Company looking to build storm-proof homes
By NEAL WAGNER / City Editor
An Alabaster-based company is looking to use European engineering principles to help Alabama rebuild from the recent tornado outbreak while making the state’s houses more resistant to natural disasters of all kinds.
German native Stephan Schurmann recently opened PowerConcrete Building Technologies’ first U.S. factory off Galloway Circle in Alabaster, and said he is looking to bring a new construction method to Alabama.
“One of our main goals is to educate people and let them know there are other construction methods out there,” Schurmann said. “As long as developers don’t change their methods, the consumer won’t know there are other building methods out there.”
Schurmann said he is looking to replace traditional wood and sheetrock construction with his company’s PowerConcrete and PowerBoard systems.
Using the system, builders construct walls by placing two panels of PowerBoard dry wall upright with a hollow space in between them. The builders then fill the hollow space with concrete, creating walls able to withstand many extreme situations, Schurmann said.
Schurmann said the concrete-filled walls are bulletproof, waterproof, are able to bear loads of up to 6,000 pounds per square inch and are able to withstand winds of up to 250 miles per hour.
The PowerBoard containing the concrete filling is fire-resistant and does not produce toxic smoke, which Schurmann said helps give the walls an up-to-eight-hour fire rating.
Schurmann held a piece of PowerBoard in his bare hand and held a 1,200-degree torch flame to one side of the board. The board did not catch fire, and did not react violently when thrown in a pitcher of water immediately afterward.
He has presented the product to Gov. Robert Bentley, several builders’ groups and to a group of fire marshals at the Cahaba Valley Fire District.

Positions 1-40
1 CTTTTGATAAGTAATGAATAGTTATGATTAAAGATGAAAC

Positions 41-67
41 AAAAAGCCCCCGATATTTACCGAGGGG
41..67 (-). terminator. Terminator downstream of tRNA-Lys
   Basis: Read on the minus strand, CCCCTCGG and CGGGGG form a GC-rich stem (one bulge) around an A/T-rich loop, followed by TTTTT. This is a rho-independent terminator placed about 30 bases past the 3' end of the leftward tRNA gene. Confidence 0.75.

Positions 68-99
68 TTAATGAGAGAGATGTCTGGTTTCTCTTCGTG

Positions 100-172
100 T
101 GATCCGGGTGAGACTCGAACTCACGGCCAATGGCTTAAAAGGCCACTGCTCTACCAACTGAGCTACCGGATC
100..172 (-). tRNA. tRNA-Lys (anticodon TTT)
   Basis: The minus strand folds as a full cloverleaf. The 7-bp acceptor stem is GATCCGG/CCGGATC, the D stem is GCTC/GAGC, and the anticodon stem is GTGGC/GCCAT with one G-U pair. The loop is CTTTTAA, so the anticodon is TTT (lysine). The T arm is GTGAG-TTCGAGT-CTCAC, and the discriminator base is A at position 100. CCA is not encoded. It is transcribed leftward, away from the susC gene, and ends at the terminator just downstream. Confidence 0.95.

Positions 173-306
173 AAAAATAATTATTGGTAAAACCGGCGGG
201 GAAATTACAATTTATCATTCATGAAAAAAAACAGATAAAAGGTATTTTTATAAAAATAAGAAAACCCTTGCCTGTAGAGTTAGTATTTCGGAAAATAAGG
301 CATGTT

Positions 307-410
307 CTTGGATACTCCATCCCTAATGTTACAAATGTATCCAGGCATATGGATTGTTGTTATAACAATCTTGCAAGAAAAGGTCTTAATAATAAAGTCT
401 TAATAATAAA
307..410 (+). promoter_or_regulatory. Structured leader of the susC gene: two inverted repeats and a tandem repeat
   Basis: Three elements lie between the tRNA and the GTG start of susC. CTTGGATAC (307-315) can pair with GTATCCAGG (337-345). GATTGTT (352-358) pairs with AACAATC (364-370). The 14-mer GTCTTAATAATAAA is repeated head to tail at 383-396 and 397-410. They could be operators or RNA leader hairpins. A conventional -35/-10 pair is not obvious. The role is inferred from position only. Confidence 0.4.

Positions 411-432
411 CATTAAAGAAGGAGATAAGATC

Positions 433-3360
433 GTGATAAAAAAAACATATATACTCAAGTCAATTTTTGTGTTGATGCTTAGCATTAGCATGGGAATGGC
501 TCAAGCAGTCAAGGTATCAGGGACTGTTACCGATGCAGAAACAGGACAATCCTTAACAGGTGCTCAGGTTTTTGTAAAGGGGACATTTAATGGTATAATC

Because the building system is modular, Schurmann said the materials can also be used to construct everything from office furniture to stairwells.
Mickey Tumlin, a vice president with the company, said he is hoping to see more homes constructed with the PowerConcrete system in the wake of the devastating April 27 tornado outbreak.
“When you are displaced from your home by a natural disaster, you are really displaced from your life,” Tumlin said. “We know we are going to make money by doing this, but it’s not just about making money. It’s about helping people feel safe again.”
Schurmann said the concrete-based construction system is something he modeled after building practices in Europe.
“In Germany, we build concrete homes that we are able to pass on for generations. Many homes there have been standing for 400 or 500 years,” Schurmann said. “If your house is a traditional stick-built house, it is not strong enough to withstand being hit by a tornado.
“When you build them out of concrete, you need a bulldozer to knock them down,” Schurmann added.